The closest call The Tyrant and I ever had to making a potentially fatal foraging mistake was years ago when we were mushroom foraging newbies…
We were out for a hike in the mountains near Asheville, NC, when we came across a bunch of beautiful blue-purple mushrooms. “Blewits!” we thought. We’d never found blewits before but we’d heard wonderful things about them and knew that the blue/purple color was a primary way to ID them.
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A sampling of some of the beautiful fall mushrooms found on a short hike in the woods today: Front right: Blewit (Clitocybe nuda). Yes, they’re actually purple-blue in color. They have a delightful lilac smell, or as The Tyrant says, “they smell purple.” Incredible flavor that goes great in pot pies and dumplings. In our opinion, not a beginner mushroom because they do look similar to certain types of Cortinarius, which can kill you. Left: maitake (Grifola frondosa), aka “hen of the woods.” Delish umami flavor and a potent medicinal mushroom as well. These two were very young, but we picked them anyway since we won’t have time to go back to this spot later this week. We were disappointed to find that our secret spot which yields about 50+ pounds of maitakes each year is no longer around – boo! Back right: one of the weirdest fungi around, basically a mushroom in a mushroom. Commonly called “shrimp of the woods” which is a much more appetizing name than aborted entoloma (Entoloma abortivum). Mycologists debate whether these are honey mushrooms parasitized by entolomas or vice versa. They are very meaty in texture and can be prepared to be virtually indistinguishable from fried shrimp. #foresttotable #fungi #mushrooms #maitake #blewits #shrimpofthewoods #foraging
We gathered a bunch of the mushrooms in our harvest basked and took them home so we could make a 100% certain ID using the magical powers of the internet. With mushrooms, this process involves analyzing the gill, cap, and veil structure and doing spore prints.
The first thing we did was google “blewit lookalikes.” That’s when we read about a potentially-deadly blewit lookalike: cortinarius. Our next steps:
- We did a spore print of our mushrooms on a glass plate: brown spores. Blewit spore prints are white to light pink.
- Our mushrooms had a defined veil. Blewits don’t have a veil.
- Our mushrooms had a typical mushroom smell. Blewits have a distinct sweet lilac smell. (The Tyrant says they “smell purple.”)
Yep, we had a nice basket full of cortinarius, a poisonous mushroom. The lessons:
- Always know what potentially poisonous lookalikes there are for any species of plant or fungi you’re foraging.
- When you’re inexperienced, always run whatever tests necessary to positively ID the species.
- If you have any doubt about your ID, don’t eat it. There’s no meal worth dying for.
Poisonous cortinarius mushrooms, a blewit lookalike. Image credit: Jimmie Veitch (jimmiev) at Mushroom Observer, a source for mycological images. You can contact this user here. – This image is Image Number 777115 at Mushroom Observer, a source for mycological images., CC BY-SA 3.0, Link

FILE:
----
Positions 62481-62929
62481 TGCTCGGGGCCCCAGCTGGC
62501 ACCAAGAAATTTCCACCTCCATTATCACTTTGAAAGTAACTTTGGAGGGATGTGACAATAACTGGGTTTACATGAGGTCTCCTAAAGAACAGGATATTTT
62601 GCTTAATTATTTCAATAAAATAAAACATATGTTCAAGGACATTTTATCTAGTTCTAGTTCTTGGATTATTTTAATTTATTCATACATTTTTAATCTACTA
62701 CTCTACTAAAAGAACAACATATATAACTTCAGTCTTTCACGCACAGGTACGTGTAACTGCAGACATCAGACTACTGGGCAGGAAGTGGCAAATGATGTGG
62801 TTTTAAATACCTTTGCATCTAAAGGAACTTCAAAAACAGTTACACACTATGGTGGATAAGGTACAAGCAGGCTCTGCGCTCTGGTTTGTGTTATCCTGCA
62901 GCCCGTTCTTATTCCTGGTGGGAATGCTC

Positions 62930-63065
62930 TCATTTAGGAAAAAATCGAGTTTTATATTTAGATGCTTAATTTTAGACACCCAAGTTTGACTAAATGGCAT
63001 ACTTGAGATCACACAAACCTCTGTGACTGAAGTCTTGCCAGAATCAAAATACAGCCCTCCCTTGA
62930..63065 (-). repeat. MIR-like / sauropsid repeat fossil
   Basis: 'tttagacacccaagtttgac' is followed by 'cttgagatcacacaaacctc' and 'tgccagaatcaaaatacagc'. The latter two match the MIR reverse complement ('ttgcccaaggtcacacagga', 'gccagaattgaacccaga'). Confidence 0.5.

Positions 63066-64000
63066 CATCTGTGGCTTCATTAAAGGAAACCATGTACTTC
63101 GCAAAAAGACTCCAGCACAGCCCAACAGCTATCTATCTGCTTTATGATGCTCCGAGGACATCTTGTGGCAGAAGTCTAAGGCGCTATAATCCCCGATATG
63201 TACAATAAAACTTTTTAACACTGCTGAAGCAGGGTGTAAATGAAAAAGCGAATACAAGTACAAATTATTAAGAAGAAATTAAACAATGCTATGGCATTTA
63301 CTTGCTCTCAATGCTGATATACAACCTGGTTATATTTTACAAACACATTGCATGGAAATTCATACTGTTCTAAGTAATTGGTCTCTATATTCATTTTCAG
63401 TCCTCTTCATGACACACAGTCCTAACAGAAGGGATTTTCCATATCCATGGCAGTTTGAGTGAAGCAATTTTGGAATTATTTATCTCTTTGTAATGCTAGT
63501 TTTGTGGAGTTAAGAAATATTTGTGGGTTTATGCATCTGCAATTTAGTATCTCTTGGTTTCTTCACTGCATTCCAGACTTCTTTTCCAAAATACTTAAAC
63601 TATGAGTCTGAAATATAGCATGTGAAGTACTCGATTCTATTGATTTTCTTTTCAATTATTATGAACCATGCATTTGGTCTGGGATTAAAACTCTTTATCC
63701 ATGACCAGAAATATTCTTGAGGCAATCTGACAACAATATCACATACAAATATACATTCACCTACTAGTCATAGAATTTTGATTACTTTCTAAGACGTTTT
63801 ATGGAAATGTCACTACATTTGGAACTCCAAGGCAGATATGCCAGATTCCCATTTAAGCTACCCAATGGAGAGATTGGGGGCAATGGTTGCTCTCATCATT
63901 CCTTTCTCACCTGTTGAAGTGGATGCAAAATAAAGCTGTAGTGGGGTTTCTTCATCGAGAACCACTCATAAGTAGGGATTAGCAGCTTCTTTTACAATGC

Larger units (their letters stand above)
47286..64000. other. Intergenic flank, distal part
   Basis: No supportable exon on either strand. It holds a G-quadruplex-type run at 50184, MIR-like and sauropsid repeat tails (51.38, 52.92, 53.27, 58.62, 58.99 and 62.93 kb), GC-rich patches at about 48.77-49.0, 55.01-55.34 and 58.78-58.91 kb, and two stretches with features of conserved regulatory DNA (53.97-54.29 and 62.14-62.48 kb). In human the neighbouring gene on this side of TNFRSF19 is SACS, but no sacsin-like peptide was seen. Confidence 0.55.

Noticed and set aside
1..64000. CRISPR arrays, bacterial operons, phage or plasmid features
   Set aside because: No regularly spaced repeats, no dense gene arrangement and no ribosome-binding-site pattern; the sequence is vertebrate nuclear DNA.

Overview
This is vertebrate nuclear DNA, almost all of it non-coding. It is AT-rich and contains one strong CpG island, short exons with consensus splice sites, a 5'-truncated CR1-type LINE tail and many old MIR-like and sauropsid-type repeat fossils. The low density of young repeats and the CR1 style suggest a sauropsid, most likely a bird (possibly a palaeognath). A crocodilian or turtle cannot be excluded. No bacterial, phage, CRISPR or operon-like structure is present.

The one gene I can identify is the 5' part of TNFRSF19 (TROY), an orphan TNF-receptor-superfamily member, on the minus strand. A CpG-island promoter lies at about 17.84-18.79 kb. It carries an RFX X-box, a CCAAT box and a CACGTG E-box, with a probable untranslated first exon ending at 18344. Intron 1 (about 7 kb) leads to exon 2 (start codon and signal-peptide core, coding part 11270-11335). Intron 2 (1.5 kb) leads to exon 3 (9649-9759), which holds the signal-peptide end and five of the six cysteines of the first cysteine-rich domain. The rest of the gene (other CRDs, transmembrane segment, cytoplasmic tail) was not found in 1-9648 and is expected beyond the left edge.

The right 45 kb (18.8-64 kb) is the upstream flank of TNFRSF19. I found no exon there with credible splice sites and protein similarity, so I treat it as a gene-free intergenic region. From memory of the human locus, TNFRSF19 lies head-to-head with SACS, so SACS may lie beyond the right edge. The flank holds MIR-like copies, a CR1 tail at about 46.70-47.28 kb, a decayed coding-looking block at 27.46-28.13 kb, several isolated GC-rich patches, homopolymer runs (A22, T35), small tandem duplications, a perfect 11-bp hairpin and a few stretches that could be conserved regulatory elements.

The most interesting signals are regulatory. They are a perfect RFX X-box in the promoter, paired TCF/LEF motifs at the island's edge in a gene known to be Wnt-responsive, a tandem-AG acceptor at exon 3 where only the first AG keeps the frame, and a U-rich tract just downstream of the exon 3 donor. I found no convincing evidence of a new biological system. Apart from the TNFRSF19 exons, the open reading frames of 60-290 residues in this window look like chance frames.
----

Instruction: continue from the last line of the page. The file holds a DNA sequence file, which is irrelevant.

e. Non-visual senses
Something you’ll develop with foraging experience is your non-visual senses. Sure, your eyes are your best tool for finding and ID’ing wild edible plants and mushrooms.
However, I could blindfold The Tyrant and put a blewit or chanterelle mushroom in front of her nose, and she’d be able to identify it by smell. Over time, hone and trust your sense of smell to help make positive (or negative) foraging IDs.
8. Avoid contaminated areas.
Many mushrooms (such as morels and other mycorrhizal fungi) actually pull heavy metals and other toxic substances out of the ground and away from tree roots. They store those substances in their tissue.
Environmentally persistent PFAS (chemical compounds that cause a host of medical problems) near current or existing chemical manufacturing companies and military bases are causing farmers around the country to abandon their farms and/or cull entire cattle herds due to soil and plant contamination that also works its way into the meat and milk of their animals.
The point being? We live in a society that has poisoned and/or polluted a large percentage of our water, soil, and air. Be mindful of this reality when you forage.
Areas we advise you NOT to forage in:
- old orchards
- next to busy roads (or old abandoned roads/parking lots)
- next to train tracks (new or old due to potential creosote contamination)
- near conventional farm fields where pesticide drift is likely
- near old or new factories
- near old or new brownfield sites
- near landfills
- in floodplains downstream from new or old chemical companies
- under power lines (these areas are often doused in herbicides several times a year by power companies)